It was at that point that I got into contact with the Southern Districts Association and explained that I wanted to give back to our community and asked what I could do to get involved with the girls. I went down and did some sessions with the team at the time, and within six months I’d landed myself my first coaching gig. I took over the First Grade Women’s team there and that was it. I fell into coaching.

What was it like mentally traversing that transition period between playing and coaching?

Catherine Cannuli: It was clear, because everything that I’d spoken to the club about they were on board with what I wanted to do and the vision that I had for young girls in the South-West region. For kids in the Liverpool and Fairfield areas, young girls like myself didn’t have the opportunity to be mentored or be coached. They didn’t have an environment where they felt they’d be able to really excel.

For me it was pretty clear from day one that I wanted to make a change. It was hard to transition, because after my first couple of years in coaching I remember going back to some of my coaches that had coached me for a long time and apologising. Because I didn’t realise what it actually took to be a coach. As a player, you turn up; you train; and you go home. As a coach there’s so much planning going on in the background that players just wouldn’t have an idea about.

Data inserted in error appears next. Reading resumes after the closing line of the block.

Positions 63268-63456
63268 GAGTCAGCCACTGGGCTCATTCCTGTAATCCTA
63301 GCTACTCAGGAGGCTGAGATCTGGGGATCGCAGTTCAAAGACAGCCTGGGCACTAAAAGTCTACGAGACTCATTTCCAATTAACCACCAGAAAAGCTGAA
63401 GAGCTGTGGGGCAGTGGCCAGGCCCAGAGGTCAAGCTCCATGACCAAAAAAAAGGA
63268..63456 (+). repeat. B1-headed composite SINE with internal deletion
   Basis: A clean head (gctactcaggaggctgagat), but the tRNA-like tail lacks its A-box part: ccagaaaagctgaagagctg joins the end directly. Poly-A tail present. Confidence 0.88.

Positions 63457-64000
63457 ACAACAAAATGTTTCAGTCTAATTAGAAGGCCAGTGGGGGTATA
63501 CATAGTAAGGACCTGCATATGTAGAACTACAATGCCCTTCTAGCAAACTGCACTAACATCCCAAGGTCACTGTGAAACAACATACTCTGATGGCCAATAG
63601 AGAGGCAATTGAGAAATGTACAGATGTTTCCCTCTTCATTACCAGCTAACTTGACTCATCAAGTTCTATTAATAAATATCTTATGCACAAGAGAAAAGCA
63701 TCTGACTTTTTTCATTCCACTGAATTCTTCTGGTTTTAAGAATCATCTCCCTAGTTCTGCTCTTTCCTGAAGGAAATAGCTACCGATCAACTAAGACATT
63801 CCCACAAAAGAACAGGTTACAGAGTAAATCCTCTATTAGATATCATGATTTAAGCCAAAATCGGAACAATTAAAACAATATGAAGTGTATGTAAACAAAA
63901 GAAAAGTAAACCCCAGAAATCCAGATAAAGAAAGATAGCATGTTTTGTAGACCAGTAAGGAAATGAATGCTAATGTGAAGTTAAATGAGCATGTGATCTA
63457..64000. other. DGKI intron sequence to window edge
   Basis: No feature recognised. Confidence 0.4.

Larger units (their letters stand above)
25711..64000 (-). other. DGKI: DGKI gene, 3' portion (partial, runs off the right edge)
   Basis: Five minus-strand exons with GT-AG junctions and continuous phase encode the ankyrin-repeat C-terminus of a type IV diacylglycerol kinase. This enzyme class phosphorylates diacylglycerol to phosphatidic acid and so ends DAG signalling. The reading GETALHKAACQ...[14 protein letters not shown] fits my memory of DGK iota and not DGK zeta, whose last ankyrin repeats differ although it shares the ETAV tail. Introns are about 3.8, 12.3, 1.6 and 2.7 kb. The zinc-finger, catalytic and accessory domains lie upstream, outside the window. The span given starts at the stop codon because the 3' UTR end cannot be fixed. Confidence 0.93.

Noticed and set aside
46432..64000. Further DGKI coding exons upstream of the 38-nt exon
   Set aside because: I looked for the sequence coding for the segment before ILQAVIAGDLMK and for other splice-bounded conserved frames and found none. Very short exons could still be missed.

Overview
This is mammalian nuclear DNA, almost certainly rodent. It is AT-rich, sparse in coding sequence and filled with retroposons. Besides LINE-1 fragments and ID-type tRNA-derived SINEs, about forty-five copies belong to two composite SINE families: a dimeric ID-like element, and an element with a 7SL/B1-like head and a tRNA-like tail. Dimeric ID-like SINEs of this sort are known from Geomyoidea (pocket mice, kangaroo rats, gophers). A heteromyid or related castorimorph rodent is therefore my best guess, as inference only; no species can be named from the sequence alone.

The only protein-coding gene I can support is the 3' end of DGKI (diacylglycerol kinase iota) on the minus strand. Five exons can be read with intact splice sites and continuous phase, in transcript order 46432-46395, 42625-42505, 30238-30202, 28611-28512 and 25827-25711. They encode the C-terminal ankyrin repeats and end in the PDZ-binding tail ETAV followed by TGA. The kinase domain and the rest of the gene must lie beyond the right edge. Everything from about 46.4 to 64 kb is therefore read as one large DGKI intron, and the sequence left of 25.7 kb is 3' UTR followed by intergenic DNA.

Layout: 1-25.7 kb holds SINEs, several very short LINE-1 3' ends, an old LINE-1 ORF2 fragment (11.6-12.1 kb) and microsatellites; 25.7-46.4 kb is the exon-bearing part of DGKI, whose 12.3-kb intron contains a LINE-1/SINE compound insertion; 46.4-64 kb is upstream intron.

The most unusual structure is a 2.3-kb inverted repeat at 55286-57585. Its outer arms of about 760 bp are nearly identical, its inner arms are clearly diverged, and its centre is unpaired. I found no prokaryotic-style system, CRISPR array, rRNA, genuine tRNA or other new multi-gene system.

The transition was definitely difficult, but after my first 12 months of coaching, I chose to dedicate myself to it. I had a business at the time and I stepped away from it to be able to then go into coaching. At the time I was working at Westfields Sports High School and Southern Districts and learning my trade, and it wasn’t easy when I decided to pursue coaching as I felt like I was back at square one again.

But it was really important for me to experience it that way. Even now that I’m at the top of my game as the Head Coach of the Western Sydney Wanderers, I feel that as a coach it is really important that you learn your trade, go through different environments and see different things before you actually get there. It shapes you as a person and as a coach.


What have been your key learnings in your role as Women’s Technical Director at the Southern Districts Football Association?

Catherine Cannuli: I think that the main one has been learning to build an environment for not just your players, but your staff and everyone to excel in. I think it’s important that everyone knows what your vision is and what direction you’re wanting to go in within your program and your football. It’s important that everyone understands that if they’re on this journey with you, they have a clear understanding of what the message is and what you want to do.

Whether I’m at Southern Districts or at the Wanderers, having that clear message with your players and your staff of ‘this is what it’s going to take to be successful’, and that we can do it as a collective.